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What are you currently reading?

"Teaching Student-Centered Mathematics" by Walle, Karp, Lovin, and Bay-Williams.

What do you do when you are overwhelmed or stressed?

 I usually have healthier options for short-term stress or overwhelm than long-term stress. For short-term stress, taking everyone outside, taking the day off, connecting with a friend in the moment, resting (or hidingin the closet! LOL), making plans with my spouse or a friend, lowering expectations and letting things go, deep breathing can all help. I will be the first to admit that going through really hard, long-term situations is much more challenging. I feel like I am just getting a handle on it now, this year, in the middle of homeschooling high school. I had to put a care plan in place for myself, and start using even stronger boundaries than I had before.

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Please share some words of wisdom you've gleaned over the years.

Connection, love and warmth before learning is a mainstay of how I approach homeschooling, along with seeing what the child in front of me really essentially needs and knowing I may need to let my own baggage go in order to meet those needs whole-heartedly. Homeschooling is about understanding your child, your family's dynamics and what works and what doesn't, and understanding development. If we can let go of our own agenda and get out of our own way, life with homeschooling can flow beautifully.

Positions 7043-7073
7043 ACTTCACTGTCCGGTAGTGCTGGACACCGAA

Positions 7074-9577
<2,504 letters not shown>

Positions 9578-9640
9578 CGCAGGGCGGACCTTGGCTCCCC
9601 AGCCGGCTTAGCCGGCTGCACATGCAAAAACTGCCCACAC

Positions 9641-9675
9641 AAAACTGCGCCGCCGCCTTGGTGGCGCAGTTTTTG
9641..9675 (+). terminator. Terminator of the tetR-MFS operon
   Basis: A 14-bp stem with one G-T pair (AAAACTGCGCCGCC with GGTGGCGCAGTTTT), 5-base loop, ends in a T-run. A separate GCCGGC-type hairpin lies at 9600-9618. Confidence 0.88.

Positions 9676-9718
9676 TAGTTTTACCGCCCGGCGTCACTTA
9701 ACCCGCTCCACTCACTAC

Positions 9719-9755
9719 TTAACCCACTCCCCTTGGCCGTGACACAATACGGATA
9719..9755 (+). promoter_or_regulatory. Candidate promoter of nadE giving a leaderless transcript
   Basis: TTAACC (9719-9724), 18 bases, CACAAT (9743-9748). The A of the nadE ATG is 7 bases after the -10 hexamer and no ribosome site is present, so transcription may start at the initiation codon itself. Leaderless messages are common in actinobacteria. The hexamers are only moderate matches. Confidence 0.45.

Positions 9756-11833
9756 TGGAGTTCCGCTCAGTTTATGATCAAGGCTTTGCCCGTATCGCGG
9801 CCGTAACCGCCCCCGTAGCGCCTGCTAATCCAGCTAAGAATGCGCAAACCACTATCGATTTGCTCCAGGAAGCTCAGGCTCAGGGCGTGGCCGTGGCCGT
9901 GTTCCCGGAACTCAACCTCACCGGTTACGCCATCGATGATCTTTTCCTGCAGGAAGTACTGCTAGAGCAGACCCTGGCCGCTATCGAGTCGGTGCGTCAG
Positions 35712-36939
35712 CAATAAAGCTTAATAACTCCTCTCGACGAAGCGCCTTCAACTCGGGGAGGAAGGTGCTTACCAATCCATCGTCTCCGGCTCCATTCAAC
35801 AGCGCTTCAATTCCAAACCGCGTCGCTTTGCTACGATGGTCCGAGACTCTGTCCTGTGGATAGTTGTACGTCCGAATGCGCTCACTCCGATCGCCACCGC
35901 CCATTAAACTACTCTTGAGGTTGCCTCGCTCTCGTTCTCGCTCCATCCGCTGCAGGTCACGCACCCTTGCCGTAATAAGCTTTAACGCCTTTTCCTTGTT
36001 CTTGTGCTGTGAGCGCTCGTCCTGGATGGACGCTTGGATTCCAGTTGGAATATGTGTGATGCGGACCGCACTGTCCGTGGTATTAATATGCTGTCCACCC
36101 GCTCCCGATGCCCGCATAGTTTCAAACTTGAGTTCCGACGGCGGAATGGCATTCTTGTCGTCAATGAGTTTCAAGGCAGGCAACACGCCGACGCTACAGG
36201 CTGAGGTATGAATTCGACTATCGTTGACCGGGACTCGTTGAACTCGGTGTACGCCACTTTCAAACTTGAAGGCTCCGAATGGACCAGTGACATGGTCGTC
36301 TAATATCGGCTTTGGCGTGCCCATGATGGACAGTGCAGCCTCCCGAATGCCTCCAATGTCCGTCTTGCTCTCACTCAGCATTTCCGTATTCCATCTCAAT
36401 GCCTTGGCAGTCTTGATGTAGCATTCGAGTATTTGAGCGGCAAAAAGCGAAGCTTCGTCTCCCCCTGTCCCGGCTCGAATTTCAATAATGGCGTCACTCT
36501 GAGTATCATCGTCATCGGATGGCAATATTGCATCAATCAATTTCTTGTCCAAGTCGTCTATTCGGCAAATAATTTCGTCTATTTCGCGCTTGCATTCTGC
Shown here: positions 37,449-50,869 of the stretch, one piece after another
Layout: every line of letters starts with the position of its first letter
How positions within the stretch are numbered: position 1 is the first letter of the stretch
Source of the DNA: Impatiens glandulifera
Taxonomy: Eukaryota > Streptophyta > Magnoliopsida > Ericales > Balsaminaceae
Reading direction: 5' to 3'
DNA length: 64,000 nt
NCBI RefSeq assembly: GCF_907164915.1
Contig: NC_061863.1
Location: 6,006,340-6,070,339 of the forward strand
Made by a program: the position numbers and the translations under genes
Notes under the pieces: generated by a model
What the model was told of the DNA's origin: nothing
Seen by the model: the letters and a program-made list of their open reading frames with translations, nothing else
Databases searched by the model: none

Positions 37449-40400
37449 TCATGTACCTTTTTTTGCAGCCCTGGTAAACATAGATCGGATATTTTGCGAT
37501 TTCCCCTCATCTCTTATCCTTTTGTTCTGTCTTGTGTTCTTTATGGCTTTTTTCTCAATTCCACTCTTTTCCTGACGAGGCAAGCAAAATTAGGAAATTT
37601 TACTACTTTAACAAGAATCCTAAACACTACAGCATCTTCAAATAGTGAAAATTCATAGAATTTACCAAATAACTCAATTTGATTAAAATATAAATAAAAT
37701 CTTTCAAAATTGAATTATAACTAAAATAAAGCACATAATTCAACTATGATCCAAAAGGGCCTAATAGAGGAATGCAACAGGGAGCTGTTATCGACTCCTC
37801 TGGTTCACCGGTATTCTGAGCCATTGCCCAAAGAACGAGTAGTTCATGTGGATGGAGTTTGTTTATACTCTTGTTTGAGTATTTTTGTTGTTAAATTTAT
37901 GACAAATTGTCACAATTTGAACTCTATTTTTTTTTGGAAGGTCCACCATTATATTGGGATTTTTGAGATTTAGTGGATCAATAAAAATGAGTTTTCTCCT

I think what Waldorfish brings to our family is flexibility; it gives me a different way to learn rather than to wait for workshops on Waldorf art or geometry to come to my area (which I have attended many). So the flexibility to be able to learn in my own home is amazing! It gives me a relaxed pace that fits in with what our children developmentally need so I can bring them the best of our learning time together.

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Where can we connect with you?


Facebook: The Parenting Passageway

Instagram: @theparentingpassageway